Thursday, October 27, 2011
Red Hood and the Outlaws #1 (or: where I mostly rant about how they screwed up Starfire)
I was debating whether or not I should write about Red Hood and the Outlaws. It seems that everyone who has even remotely glanced at a comic book has already talked about it at length. So what is there to say that hasn't already been said? Well, for starters, how's about my own two cents on what I thought of the first issue...
When this issue was released I had the chance to read it before I saw any reviews or read any of the controversy floating around about Starfire's portrayal. I went into the book with an open mind. I like Jason Todd's character as the Red Hood and I had a small appreciation for Starfire; I always thought she was fun and sexy. And Speedy? Well, lets just say The Rise of Arsenal didn't exactly help shape a good opinion of what I thought of him. But overall I thought the team-up of these three characters was interesting enough to give it a chance. Besides, I wanted to learn more about them. And boy did I ever.
The story opens up with Jason Todd rescuing Roy Harper (Speedy) from a prison in Qurac (a fictional country in the DC universe), whereupon they escape with the help of Starfire.
And here's my first problem with this issue. It's the dialogue between Jason and Roy that seems so, fratboy'ish. They talk about Starfire the way teenage boys would talk about a cheerleader. It seems wrong to me and out of character.
After the rescue they retreat to an island paradise, which brings the perfect opportunity for the artist to show off Starfire's assets...
Starfire goes on about how she feels unwanted on earth and how her only two companions are Jason and Roy. Who, according to her inner monologue, she can't even tell apart. I'll get back to this later.
But enough with the summary, lets get to the money shot of this issue shall we?
It's here, later in the issue, out of the blue, where Starfire suddenly wants to sleep with Roy; asking him point black, if he wanted to have sex with her. Roy being surprised (just as I was) asks Starfire if she was Jason's girl, to which she replies "I'm free to do what I want when I want." And of course, she goes on to explain that "love has nothing to do" with having sex with a Tamaranean.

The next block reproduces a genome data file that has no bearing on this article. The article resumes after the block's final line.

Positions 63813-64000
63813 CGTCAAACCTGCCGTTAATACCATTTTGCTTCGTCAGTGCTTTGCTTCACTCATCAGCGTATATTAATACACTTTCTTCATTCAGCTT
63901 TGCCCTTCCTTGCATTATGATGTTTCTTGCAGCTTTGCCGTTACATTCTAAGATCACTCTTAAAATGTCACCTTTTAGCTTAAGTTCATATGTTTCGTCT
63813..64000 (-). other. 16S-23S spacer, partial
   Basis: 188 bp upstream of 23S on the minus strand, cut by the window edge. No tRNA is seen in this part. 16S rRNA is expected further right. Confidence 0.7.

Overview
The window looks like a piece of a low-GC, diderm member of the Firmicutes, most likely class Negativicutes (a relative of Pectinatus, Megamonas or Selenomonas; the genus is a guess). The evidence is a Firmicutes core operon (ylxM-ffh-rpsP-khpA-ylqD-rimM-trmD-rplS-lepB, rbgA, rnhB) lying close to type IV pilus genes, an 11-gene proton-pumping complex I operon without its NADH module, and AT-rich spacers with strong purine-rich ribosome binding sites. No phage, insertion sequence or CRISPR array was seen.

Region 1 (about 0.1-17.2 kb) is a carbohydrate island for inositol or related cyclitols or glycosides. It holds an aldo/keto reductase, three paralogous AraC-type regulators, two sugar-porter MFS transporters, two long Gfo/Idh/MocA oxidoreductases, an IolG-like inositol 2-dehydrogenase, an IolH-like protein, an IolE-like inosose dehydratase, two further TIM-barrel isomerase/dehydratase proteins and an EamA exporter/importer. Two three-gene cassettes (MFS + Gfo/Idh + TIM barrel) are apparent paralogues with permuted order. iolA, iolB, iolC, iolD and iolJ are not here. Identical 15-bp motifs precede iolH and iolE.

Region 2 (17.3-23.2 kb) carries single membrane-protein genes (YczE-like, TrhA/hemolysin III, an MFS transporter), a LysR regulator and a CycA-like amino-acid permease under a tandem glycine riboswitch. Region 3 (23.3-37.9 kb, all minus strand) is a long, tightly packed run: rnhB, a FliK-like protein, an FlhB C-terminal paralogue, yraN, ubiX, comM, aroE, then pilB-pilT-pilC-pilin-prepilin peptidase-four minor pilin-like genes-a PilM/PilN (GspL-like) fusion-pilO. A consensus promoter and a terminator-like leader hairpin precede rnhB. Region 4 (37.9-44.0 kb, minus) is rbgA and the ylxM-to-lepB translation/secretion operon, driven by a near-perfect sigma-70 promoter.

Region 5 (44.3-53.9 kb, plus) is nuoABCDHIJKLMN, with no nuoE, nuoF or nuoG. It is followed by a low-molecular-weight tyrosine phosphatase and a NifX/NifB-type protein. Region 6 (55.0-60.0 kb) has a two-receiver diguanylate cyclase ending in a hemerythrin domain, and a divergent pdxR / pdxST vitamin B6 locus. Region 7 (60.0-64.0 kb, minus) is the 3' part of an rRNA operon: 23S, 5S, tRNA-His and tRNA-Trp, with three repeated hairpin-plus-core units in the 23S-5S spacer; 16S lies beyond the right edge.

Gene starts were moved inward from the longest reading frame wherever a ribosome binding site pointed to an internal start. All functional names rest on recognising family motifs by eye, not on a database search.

This made me pretty darn unhappy and I'm not even the biggest Starfire fan! I have no problems with popular female characters being sexy or even yes, having the urge to have sex if they want to. It's just the way this issue went about it is just inexplicable to me. Starfire, as I know, is a sweet caring woman, who's not afraid of her emotions. In fact she embraces love and sexuality.
I think the writer wanted to show Starfire as a strong independent woman who had free range to do whatever she wanted (almost literally in this case), and by doing so he made a very big mistake by assuming that "sleeping with any guy you please" equals "female empowerment." Imagine if you will, for just a moment, if Starfire were a man who slept around with any woman he pleased. It wouldn't make him cool or that much more interesting. It would just make him shallow. And that's, unfortunately, how Starfire comes off in the book: not slutty or whore-ish, as some folks have commented online, but shallow.
This was just a bad issue. It was a poor rendition of each character with the exception of Roy Harper. His character was actually an improvement compared to his character in Rise of Arsenal, but I must admit he still came off a little annoying at times.
I hope in the grand scheme of things, Starfire's character will be expanded upon and much more fleshed out. But until I hear otherwise, I won't be reading any further issues.